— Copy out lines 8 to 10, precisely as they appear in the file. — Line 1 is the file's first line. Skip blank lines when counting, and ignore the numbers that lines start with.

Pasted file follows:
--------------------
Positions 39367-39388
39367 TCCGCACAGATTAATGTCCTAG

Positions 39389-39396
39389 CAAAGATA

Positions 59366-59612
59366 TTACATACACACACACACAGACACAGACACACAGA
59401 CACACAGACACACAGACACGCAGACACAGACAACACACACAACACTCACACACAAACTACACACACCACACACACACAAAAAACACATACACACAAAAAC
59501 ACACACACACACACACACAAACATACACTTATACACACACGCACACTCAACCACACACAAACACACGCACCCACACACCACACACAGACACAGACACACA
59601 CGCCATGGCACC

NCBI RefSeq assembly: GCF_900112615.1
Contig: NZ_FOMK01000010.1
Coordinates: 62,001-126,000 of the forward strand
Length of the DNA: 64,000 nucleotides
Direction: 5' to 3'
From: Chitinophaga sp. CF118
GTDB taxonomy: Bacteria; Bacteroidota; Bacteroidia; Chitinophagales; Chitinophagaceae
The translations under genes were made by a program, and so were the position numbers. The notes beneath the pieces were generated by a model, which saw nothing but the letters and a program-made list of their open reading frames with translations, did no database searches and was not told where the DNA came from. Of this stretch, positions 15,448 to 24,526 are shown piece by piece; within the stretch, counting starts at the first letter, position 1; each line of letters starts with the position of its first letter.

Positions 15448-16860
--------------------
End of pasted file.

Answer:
59501 ACACACACACACACACACAAACATACACTTATACACACACGCACACTCAACCACACACAAACACACGCACCCACACACCACACACAGACACAGACACACA
59601 CGCCATGGCACC

NCBI RefSeq assembly: GCF_900112615.1